• An Act to amend the Criminal Code (self-induced extreme intoxication), S.C. 2022, c. 11 (former Bill C-28)
  • An Act to implement certain provisions of the economic and fiscal update tabled in Parliament on December 14, 2021, and other measures, S.C. 2022, c. 5 (former Bill C-8) (amending the Criminal Code)


Edward L. Greenspan, Q.C., was a leading criminal defense lawyer in Canada and founding partner in the Toronto law firm of Greenspan Partners. He acted in some of Canada’s highest profile cases and was an acclaimed author and lecturer.

The Honourable Justice Marc Rosenberg was called to the bar of Ontario in 1976 and practised criminal law almost exclusively until being appointed to the Court of Appeal for Ontario in 1995. He served as Director of the Criminal Lawyers’ Association from 1987 to 1991 and was actively involved in the Association’s educational programs for many years. He wrote many articles and papers mostly related to criminal law, evidence and the Canadian Charter of Rights and Freedoms.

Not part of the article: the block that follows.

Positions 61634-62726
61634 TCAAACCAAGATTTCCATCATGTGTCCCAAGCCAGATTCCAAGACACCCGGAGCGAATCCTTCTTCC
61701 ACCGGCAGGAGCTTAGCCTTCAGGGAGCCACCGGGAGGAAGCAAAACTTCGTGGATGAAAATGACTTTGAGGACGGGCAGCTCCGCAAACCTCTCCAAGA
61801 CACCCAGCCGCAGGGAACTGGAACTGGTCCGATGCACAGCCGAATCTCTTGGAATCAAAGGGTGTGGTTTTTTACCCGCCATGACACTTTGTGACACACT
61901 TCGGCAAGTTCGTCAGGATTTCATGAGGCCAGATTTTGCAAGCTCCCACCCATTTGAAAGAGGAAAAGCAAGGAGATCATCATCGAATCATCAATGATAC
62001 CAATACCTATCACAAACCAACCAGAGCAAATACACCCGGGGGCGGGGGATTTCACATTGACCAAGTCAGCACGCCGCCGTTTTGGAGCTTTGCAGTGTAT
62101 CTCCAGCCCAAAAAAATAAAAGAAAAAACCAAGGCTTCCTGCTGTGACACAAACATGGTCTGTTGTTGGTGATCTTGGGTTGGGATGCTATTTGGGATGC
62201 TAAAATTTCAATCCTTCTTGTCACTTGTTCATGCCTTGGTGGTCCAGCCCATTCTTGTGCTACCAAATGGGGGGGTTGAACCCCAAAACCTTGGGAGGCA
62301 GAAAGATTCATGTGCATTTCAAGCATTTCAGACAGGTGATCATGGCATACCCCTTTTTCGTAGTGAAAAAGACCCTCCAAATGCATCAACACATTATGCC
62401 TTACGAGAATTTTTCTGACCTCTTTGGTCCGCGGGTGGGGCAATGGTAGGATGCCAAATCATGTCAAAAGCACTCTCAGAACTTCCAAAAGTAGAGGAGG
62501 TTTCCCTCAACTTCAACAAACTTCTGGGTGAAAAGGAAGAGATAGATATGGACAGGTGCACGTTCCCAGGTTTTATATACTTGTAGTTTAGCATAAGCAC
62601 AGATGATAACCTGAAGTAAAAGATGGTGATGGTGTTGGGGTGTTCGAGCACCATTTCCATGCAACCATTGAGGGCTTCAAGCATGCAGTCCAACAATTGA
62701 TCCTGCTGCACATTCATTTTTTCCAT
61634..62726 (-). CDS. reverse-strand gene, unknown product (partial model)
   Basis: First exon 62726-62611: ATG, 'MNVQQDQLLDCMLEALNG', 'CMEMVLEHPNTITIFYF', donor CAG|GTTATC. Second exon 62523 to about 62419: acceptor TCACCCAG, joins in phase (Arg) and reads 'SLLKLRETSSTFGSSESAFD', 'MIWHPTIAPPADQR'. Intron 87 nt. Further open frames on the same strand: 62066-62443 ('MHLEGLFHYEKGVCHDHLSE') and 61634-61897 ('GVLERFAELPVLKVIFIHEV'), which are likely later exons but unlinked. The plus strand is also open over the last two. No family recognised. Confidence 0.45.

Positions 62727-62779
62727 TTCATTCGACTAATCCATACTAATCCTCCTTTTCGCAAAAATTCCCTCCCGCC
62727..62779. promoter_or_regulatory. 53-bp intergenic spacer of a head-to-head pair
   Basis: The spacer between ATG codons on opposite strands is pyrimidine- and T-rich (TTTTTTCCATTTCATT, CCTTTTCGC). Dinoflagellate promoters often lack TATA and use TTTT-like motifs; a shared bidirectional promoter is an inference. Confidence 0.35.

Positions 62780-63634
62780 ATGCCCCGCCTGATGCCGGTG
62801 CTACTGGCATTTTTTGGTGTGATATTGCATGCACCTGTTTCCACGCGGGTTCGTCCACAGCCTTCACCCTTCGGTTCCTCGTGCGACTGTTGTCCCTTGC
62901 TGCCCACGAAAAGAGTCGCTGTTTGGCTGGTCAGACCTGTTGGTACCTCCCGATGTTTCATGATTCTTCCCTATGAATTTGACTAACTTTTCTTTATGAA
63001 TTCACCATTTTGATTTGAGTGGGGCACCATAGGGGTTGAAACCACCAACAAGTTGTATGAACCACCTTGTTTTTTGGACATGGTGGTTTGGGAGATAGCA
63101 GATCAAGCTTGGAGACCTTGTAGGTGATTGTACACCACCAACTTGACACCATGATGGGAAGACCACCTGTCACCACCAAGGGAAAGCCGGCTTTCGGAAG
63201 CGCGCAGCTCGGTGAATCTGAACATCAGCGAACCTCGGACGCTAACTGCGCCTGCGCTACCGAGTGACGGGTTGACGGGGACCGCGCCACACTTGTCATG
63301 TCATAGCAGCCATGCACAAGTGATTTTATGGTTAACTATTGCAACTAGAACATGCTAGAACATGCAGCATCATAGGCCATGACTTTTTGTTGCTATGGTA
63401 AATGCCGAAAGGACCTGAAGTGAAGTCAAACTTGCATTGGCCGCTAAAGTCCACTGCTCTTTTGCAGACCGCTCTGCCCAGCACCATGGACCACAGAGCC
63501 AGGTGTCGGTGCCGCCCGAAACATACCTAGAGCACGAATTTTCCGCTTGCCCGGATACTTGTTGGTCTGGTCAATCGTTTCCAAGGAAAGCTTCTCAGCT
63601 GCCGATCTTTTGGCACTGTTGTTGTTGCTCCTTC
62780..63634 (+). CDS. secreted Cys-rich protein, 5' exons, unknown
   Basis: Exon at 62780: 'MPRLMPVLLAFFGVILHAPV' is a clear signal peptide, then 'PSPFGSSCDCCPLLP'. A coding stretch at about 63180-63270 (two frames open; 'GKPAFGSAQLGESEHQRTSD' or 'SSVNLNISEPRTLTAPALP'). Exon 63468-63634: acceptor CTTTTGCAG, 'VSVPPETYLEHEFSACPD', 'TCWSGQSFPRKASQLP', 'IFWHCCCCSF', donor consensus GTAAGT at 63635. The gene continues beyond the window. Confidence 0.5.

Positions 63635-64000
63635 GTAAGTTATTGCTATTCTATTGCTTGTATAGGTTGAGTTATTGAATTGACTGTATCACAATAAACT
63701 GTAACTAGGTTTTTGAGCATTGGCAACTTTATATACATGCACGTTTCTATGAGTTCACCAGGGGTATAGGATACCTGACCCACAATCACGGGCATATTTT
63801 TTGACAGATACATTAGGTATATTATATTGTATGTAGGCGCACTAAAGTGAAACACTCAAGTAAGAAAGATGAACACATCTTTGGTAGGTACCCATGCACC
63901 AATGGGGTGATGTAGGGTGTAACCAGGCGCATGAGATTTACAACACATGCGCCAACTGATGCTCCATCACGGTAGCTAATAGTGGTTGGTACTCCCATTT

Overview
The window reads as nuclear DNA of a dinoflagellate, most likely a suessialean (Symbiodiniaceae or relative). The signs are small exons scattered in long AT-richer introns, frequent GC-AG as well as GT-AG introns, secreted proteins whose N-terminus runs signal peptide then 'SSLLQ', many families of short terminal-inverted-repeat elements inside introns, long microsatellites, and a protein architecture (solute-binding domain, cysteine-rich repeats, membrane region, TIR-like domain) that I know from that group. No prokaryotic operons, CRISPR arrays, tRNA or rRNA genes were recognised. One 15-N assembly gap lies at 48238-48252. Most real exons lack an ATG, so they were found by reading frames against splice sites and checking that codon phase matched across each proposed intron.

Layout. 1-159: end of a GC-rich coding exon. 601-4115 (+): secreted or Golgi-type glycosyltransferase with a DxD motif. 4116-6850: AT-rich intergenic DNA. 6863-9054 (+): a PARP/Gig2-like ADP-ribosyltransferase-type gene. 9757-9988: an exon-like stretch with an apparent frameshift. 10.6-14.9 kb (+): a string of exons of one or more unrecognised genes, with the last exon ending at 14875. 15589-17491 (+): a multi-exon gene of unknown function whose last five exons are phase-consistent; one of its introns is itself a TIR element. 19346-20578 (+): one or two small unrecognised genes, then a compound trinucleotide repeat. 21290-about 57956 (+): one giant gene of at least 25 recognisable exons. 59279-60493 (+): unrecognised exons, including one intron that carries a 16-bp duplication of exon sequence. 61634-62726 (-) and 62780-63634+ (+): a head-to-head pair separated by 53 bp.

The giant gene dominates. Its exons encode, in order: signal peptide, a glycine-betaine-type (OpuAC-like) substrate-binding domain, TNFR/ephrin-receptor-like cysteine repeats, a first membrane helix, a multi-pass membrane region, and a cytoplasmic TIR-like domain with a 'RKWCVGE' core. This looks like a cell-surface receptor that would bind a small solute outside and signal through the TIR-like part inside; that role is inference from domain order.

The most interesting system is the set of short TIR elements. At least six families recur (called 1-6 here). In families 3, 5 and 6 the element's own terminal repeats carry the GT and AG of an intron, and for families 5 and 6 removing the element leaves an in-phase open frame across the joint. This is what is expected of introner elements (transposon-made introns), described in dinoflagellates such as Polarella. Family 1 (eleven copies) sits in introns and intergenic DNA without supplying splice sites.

Ms. Marie Henein‘s experience includes a wide range of criminal, quasi-criminal and regulatory litigation–as well as select civil litigation–representing individual, corporate and institutional clients both at the trial and appellate level. Ms. Henein has argued at all levels of court, frequently including the Ontario Court of Appeal and the Supreme Court of Canada. Ms. Henein has been counsel on numerous high profile cases. Ms. Henein received her LL.B. in 1989 from Osgoode Hall Law School and her Masters in Law from Columbia University in 1991. She is certified by the Law Society of Ontario as a Specialist in Criminal Law. Ms. Henein is the Past President of The Advocates’ Society (2010-2011). She is a fellow of the American College of Trial Lawyers and served as a member of the Board of Directors of the Law Commission of Ontario. She is one of the founders of the Court of Appeal’s Appellate Duty Counsel Program. Ms. Henein is a frequent lecturer. She was an Adjunct Professor at Osgoode Hall Law School where she was co-chair of the Masters of Law Program. She frequently lectures at the Law Society of Ontario, the Advocates’ Society, the Ontario Bar Association, the Criminal Lawyers’ Association and the National Judicial Institute in numerous areas including trial advocacy, evidence, appellate advocacy and substantive criminal law. Ms. Henein recently delivered the prestigious Bernard Cohn Memorial Lecture at the University of Windsor Faculty of Law. Ms. Henein is co-editor of Martin’s Criminal Code, Martin’s Annual Criminal Practice, and Martin’s Related Criminal Statutes. She is the Associate Editor of the Canadian Criminal Cases. Ms. Henein has been selected by her peers to be included in the 2010 list of Best Lawyers in Canada with the specialty of Criminal Defence. Ms. Henein is the recipient of the 2013 Laura Legge Award and has repeatedly been named one of Canada’s 25 Most Influential Lawyers by Canadian Lawyer Magazine. In 2017, Ms. Henein was the recipient of The Law Society Medal for outstanding service to the administration of justice. Called to the Ontario bar in 1992.